Mean daily sunshine (hours)               
Mean number of clear days10.37.811.69.18.95.45.36.47.67.96.210.997.4151995
2010
Mean number of cloudy days6.67.57.06.49.913.314.312.111.49.110.87.4115.8151995
2010
9 am conditions
Mean 9am temperature (°C)22.120.917.214.79.46.65.17.511.315.217.720.614.0151995
2010
Mean 9am relative humidity (%)59677273849191867768646074151995
2010
Mean 9am wind speed (km/h)14.58.210.05.67.64.67.15.811.07.713.27.68.6151995
2010
3 pm conditions
Mean 3pm temperature (°C)30.329.326.322.017.013.412.113.917.221.024.827.921.3151995
2010
Mean 3pm relative humidity (%)33383843536665615346393648151995
2010
Mean 3pm wind speed (km/h)16.59.414.97.011.76.113.18.015.89.116.710.011.5151995
2010

Stay At Cootamundra Caravan Park

In addition to being neat and spacious Cootamundra Caravan Park is easily accessible from town but sits off the main road. In fact you can walk to everywhere within Cootamundra from the caravan within five or ten minutes. The Cootamundra RSL Club is about two minutes walk from the caravan park. The RSL has a very good bistro and meals are both cheap and generous.

Getting To Cootamundra

Cootamundra is situated on the Olympic Highway, not very far off the Hume Highway. It’s easily accessible when travelling between Sydney and Melbourne. It makes a great stop to break up your journey.

Travel FromDistanceTime
Adelaide to Cootamundra978km10:28
Albury to Cootamundra238km02:24
Canberra to Cootamundra171km02:00
Melbourne to Cootamundra562km05:38
Sydney to Cootamundra379km04:01
Wagga Wagga to Cootamundra90km01:08
Young to Cootamundra48km00:36
Cootamundra, Gundagai & Surrounding Areas

Cootamundra, Gundagai & Surrounding Areas

Cootamundra, Gundagai & Surrounding Areas

We spent the Easter long weekend in Cootamundra at the caravan park. We planned on looking at properties around the town so the Cootamundra caravan park was nice and central for us. It’s an older caravan park but everything is exceptionally well maintained and very clean.

Set Up in Cootamundra Caravan Park

Set Up in Cootamundra Caravan Park

Australian Cricket Captains Walk Cootamundra

The Captains Walk features 42 bronze sculptures of former captains of the Australian Cricket team. Sir Donald Bradman was born in Cootamundra and of course he features amongst the captains in the walk! On Friday after setting up we went and had some lunch and did the Cricket Captains’ walk in Jubilee Park again. Amanda was hoping that they had got around to installing Steve Smiths’ bust but alas she wasn’t very happy.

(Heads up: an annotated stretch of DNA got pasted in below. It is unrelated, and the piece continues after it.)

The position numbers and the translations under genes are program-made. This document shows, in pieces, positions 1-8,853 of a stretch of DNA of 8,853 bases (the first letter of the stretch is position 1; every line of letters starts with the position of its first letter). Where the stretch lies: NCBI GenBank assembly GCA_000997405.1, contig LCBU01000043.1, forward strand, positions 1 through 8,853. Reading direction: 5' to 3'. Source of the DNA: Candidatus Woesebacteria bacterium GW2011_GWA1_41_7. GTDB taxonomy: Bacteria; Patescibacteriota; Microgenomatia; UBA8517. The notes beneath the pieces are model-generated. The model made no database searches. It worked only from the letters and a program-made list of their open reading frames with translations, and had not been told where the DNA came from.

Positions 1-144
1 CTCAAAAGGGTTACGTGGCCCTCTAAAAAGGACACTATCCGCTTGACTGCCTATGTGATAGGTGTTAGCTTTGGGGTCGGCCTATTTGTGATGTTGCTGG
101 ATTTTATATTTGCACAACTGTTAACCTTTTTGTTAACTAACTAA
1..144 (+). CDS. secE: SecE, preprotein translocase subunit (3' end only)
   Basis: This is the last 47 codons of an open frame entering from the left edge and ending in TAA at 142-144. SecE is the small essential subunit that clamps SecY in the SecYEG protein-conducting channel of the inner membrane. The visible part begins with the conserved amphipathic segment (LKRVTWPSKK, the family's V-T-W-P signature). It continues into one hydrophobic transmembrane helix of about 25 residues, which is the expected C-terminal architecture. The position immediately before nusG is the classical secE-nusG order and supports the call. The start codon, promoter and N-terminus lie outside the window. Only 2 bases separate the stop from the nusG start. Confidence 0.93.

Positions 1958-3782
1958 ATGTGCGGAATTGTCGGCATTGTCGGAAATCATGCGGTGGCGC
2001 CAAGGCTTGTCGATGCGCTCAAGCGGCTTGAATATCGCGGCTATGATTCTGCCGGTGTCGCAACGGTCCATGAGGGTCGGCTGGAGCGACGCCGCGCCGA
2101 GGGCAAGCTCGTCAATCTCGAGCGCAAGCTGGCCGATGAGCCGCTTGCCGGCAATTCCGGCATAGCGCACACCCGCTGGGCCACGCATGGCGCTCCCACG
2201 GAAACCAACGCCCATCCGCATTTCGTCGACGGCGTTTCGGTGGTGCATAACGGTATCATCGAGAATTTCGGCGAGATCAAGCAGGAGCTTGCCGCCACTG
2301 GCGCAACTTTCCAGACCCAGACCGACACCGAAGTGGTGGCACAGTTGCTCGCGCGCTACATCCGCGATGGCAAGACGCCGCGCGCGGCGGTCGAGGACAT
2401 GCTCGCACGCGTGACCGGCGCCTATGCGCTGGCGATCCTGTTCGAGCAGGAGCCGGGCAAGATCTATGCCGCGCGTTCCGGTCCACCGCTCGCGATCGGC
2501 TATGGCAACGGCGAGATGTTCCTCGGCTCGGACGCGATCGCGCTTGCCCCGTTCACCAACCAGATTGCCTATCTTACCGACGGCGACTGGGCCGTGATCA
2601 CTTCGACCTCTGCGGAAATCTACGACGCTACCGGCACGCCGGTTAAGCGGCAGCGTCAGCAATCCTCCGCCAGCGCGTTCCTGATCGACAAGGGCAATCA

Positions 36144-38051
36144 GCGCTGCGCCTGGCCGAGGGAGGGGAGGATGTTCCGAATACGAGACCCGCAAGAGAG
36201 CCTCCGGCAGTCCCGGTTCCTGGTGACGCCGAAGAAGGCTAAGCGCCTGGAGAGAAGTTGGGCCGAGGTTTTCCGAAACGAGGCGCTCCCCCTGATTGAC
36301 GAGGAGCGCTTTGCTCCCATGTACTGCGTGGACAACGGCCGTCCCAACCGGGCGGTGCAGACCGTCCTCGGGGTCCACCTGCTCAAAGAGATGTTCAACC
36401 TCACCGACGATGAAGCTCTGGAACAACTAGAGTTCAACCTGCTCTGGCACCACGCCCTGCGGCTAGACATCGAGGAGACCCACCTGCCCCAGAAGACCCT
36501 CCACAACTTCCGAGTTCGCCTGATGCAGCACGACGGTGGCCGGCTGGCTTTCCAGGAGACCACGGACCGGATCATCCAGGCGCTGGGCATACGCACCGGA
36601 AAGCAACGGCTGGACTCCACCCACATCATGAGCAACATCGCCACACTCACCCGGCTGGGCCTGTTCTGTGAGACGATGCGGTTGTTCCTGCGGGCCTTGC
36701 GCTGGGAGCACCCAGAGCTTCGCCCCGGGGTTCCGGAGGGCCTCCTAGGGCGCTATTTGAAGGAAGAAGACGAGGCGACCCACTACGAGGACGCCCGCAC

No Steve Smith Bust on the Australian Cricket Captains Walk in Cootamundra NSW

No Steve Smith Bust on the Australian Cricket Captains Walk in Cootamundra NSW

Trungley Hall

On Saturday afternoon we went for a drive out to Temora for a look around. We decided to take the long way back and ended up visiting a cemetary at a little abandoned place called Trungley Hall. I am guessing that in it’s day it must have been a German/Lutheran farming community like the ones in SA around Hahndorf as every name in the cemetery was clearly of German heritage.

Trungley Hall Cemetery NSW

Trungley Hall Cemetery NSW

Gundagai And Cootamundra Backroads

On Sunday went for a drive along backroads between Cootamundra and Gundagai with a little side trip to Tumut thrown in for good measure. We visited the Gundagai Cemetery and checked out Captain Moonlights’ grave – we love our Aussie bushranger history.

Captain Moonlights Grave Gundagai Cemetery NSW

Captain Moonlights Grave Gundagai Cemetery NSW

Loads To Do – Explore The Backroads Between Gundagai And Cootamundra

There is heaps to do down this way, much more than what you see alongside the Hume as you roll on by. We saw quite a few nice little free camping spots in some out of the way places you’d never know existed.

Hema Maps Cootamundra and Surrounds

Hema Maps Cootamundra and Surrounds

Cootamundra Caravan Park

Cootamundra is located 379 kilometres south of Sydney, it’s a small town of 5,900 people best known for being home to cricketer Don Bradman. His birthplace is now a museum well worth a visit. Located in the Riverina Cootamundra is an excellent base from which to explore the region. Cootamundra has a very good golf course and picturesque scenic views. In addition to being neat and spacious Cootamundra Caravan Park is easily accessible from town but sits off the main road. In fact you can walk to everywhere within Cootamundra from the caravan within five or ten minutes. The Cootamundra RSL Club is about two minutes walk from the caravan park. The RSL has a very good bistro and meals are both cheap and generous.

Getting To Cootamundra

Cootamundra is situated on the Olympic Highway, not very far off the Hume Highway. It’s easily accessible when travelling between Sydney and Melbourne. It makes a great stop to break up your journey.